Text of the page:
Meanwhile, the Observer reported that their recent poll showed 53 percent of Charlotte voters approving of going ahead with the latest arena plan. NBA Commissioner David Stern reacted by screaming, "What plan?! You call that #%*&$#@ a plan? How about an ownership group? Huh? That's what we need to hear about from those goobs in Bank Town. Man, that #@*&!% McCoby burns me up."
On Monday, City Council members bent over, held on to their ankles, and voted to go ahead with the latest plan shoved, oops, presented to them, which would use at least $13 million in property taxes. You have to wonder how the Big O's poll would have turned out if they had mentioned the words "property taxes" in their questions.
* President Bush, who successfully rallied the American people -- Republican and Democrat, black and white, straight and gay (he may not have known about that last one) -- in the wake of 9/11, has latched on to warlike rhetoric as a partisan political tool. As seen in his State of the Union speech last week, everything now is either war-related or helps security or fights terrorism -- that is, if he or his big contributors are for it. The US conducts a long bombing mission and sends in a few hundred soldiers to a dilapidated country and all of a sudden we need the biggest increase in military spending since the Reagan era? Hey, at least the Soviets were still around back then. Bush will be in Charlotte February 27 for a fundraiser for Liddy Dole and Robin Hayes. Local bookies say odds are 5-1 Bush will use "national security" as a reason to vote for those candidates.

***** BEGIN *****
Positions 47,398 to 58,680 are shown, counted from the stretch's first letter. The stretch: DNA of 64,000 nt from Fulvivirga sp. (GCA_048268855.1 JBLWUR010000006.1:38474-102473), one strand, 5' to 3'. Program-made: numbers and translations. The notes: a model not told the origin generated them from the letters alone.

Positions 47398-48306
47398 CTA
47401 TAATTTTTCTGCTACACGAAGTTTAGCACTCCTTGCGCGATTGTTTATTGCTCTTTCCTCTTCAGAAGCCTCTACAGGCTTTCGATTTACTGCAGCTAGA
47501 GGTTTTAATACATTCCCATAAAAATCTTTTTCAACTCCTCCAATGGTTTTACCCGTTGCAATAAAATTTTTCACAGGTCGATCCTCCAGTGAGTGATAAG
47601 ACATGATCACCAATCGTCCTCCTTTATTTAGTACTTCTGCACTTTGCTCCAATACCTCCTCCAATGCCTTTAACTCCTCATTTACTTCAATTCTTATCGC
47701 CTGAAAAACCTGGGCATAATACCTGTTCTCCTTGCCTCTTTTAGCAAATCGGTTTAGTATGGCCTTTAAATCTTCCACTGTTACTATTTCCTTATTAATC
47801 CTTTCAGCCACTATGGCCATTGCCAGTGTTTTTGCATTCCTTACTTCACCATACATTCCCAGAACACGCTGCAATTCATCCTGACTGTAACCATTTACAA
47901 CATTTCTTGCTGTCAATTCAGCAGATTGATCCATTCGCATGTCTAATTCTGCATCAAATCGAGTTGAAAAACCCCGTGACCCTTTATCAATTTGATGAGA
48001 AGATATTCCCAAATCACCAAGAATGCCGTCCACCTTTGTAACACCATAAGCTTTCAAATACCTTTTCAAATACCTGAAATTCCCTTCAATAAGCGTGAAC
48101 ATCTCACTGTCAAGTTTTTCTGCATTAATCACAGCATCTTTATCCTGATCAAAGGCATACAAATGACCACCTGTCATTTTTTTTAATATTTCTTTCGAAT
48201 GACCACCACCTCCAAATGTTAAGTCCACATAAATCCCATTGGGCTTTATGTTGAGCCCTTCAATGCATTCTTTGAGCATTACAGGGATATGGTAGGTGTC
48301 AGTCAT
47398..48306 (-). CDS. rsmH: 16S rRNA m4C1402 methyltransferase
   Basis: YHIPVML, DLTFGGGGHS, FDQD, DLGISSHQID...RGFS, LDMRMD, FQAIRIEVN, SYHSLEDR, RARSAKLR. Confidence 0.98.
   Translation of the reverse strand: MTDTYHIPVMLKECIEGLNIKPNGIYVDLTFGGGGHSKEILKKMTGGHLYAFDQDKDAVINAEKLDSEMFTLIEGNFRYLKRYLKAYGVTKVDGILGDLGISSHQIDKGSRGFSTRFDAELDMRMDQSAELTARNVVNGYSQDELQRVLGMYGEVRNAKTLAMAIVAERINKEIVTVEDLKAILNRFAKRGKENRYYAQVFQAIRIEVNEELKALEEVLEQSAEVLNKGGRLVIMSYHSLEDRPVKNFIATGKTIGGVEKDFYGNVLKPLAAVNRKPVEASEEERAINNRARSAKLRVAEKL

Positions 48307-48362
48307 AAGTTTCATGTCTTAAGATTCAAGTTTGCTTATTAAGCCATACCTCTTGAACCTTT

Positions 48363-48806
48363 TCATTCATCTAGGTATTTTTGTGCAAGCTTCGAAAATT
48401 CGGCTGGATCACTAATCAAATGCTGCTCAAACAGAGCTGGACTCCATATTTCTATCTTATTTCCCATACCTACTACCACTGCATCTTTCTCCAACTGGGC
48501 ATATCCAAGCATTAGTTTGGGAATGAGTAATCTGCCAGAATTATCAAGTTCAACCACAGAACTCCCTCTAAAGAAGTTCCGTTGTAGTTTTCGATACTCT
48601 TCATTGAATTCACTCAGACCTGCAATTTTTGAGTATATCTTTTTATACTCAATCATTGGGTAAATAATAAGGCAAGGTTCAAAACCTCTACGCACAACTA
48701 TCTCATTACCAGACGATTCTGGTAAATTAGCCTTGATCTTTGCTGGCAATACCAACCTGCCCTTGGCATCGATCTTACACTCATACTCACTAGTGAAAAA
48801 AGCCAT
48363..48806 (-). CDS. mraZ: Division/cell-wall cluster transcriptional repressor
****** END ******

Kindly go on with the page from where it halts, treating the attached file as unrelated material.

* Last week, Channel 9 reported that a couple of classified ads which hadn't run in CL in weeks had led to arrests for prostitution, going so far as holding up a copy of the paper and saying something to the effect of, "Your child could pick this up." Of course, your child could also be watching Channel 9's skin-crawling, bloodthirsty, room-temperature IQ, car-wreck-fest of a news show, too, but that's another issue. But seriously, folks, yes, it's embarrassing, and if we had had any way of knowing the real nature of those ads, we wouldn't have run them. The fact is, though, we're not the police. The real police, however, could have prevented the continued running of those ads by telling us about them to begin with, rather than choosing to run to Channel 9 about it. Of course, if they'd given us time to get rid of the ads, the police wouldn't have gotten their 10 minutes of free PR.